Rey Diaz

On the outskirts of Tegucigalpa, Honduras sits a massive garbage dump in which thousands of families live and work. This community is plagued by poverty, violence, the mafia, gangs and drugs, the sex trade, and all sorts of tragic evil. This context is not fit for anyone - especially children. I am privileged to work with a ministry called "Amor, Fe, y Esperanza" which serves these children and families and dreams of transformation with them. I work with local, indigenous leadership to reach out to families in the dump, to provide a holistic education center, a church-planting movement, and soon a self-organized community with dignified houses for dump dwellers.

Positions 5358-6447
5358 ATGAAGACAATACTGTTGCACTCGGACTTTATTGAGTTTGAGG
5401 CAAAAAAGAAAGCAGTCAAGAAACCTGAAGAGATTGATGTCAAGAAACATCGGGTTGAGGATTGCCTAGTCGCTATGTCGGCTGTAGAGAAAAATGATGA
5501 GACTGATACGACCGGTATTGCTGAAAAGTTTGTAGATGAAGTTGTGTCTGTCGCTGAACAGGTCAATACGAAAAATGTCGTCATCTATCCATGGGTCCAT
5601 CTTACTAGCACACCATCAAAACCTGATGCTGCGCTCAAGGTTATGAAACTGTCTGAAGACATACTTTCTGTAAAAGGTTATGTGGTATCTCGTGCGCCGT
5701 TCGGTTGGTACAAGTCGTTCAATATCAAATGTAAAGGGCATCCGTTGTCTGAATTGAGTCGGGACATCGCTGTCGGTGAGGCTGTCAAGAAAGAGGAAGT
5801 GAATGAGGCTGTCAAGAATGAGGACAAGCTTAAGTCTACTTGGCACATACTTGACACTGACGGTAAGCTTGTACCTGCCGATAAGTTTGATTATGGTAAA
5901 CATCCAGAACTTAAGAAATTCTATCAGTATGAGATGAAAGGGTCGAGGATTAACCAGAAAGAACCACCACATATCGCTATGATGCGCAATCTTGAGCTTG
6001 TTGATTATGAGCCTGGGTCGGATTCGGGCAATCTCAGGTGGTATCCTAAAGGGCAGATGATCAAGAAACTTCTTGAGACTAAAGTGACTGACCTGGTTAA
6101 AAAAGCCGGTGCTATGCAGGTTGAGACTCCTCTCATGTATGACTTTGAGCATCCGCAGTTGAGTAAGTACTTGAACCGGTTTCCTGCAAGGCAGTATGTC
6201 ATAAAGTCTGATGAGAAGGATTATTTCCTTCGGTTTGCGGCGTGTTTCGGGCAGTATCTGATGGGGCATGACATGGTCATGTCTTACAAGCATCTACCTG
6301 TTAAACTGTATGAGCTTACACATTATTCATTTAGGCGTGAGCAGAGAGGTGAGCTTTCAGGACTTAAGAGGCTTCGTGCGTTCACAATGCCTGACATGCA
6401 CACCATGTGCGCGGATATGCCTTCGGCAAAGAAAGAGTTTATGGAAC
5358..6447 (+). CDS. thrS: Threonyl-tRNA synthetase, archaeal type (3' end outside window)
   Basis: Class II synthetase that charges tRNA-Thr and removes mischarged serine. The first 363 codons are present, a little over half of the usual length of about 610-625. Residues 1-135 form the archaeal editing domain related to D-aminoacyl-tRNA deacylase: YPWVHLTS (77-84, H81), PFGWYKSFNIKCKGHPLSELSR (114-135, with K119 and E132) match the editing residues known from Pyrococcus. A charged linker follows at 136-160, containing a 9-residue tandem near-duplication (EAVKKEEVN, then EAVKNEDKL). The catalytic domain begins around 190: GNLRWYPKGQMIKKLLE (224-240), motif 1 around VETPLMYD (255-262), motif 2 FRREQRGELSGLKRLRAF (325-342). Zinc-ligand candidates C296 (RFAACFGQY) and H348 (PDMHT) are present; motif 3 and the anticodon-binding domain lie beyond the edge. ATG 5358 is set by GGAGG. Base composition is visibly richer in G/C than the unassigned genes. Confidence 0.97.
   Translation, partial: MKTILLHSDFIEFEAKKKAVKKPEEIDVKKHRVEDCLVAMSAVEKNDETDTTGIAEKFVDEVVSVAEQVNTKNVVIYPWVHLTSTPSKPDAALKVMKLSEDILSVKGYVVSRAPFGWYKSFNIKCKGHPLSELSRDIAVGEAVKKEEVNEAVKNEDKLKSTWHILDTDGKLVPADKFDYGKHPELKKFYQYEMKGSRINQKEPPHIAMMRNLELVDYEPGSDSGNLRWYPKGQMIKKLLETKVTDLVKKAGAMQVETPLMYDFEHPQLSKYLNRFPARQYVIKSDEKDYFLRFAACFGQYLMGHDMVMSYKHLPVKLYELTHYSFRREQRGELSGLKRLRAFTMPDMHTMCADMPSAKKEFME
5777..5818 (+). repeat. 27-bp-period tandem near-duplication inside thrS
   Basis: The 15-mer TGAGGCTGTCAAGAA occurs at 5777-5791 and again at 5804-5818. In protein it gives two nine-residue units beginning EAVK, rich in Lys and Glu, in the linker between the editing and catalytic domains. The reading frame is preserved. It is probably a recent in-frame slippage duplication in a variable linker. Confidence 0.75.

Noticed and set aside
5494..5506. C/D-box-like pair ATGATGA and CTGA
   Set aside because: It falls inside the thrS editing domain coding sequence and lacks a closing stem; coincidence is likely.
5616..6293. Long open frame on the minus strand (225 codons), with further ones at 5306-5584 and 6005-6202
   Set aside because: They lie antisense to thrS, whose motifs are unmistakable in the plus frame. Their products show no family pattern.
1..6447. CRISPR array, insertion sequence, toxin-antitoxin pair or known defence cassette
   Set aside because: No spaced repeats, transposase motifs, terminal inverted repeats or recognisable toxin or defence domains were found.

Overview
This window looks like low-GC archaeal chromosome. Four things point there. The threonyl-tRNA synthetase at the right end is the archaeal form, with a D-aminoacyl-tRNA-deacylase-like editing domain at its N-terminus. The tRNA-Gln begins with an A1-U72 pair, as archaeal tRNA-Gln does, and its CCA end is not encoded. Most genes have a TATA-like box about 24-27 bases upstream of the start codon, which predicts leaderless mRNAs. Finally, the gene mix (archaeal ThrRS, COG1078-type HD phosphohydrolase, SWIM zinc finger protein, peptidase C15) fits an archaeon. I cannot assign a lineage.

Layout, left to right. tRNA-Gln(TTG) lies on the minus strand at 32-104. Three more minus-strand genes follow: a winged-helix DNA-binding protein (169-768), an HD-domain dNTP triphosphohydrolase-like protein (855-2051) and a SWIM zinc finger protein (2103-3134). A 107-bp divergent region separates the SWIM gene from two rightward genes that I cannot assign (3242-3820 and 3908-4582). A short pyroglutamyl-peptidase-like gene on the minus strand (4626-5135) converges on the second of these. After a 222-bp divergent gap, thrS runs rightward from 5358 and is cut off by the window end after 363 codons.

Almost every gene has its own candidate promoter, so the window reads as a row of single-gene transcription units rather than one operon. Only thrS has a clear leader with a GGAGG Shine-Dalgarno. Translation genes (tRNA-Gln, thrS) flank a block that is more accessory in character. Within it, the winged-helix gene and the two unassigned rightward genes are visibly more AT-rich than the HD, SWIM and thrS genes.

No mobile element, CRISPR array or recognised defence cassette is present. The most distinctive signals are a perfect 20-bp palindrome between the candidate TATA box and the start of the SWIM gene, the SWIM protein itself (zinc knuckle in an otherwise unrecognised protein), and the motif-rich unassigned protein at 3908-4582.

Attempting such an audacious dream requires God's help and wisdom. I studied at both the School of Intercultural Studies and the School of Theology at Fuller Theological Seminary but felt that I lacked the research skills to innovate in a community with such deeply embedded issues. My wife and I both felt called to Honduras and we were eager to minister there. Once I heard about the DMiss cohort program, everything started to make sense. The DMiss program allows me the opportunity to continue studying and yet remain in full-time ministry in Honduras. The DMiss program provided an ideal situation to deal with the garbage dump community that has served as my missional focus and research subject. The program is helping our team answer the question: how do we bring about transformation in the garbage dump community of Tegucigalpa, Honduras? The members of my cohort have provided constant support and godly guidance through this journey. I have built deep friendships with my classmates over the course of four wonderful years. I truly believe the garbage dump community will experience the power of the gospel and I owe much to the training I received in the DMiss program.

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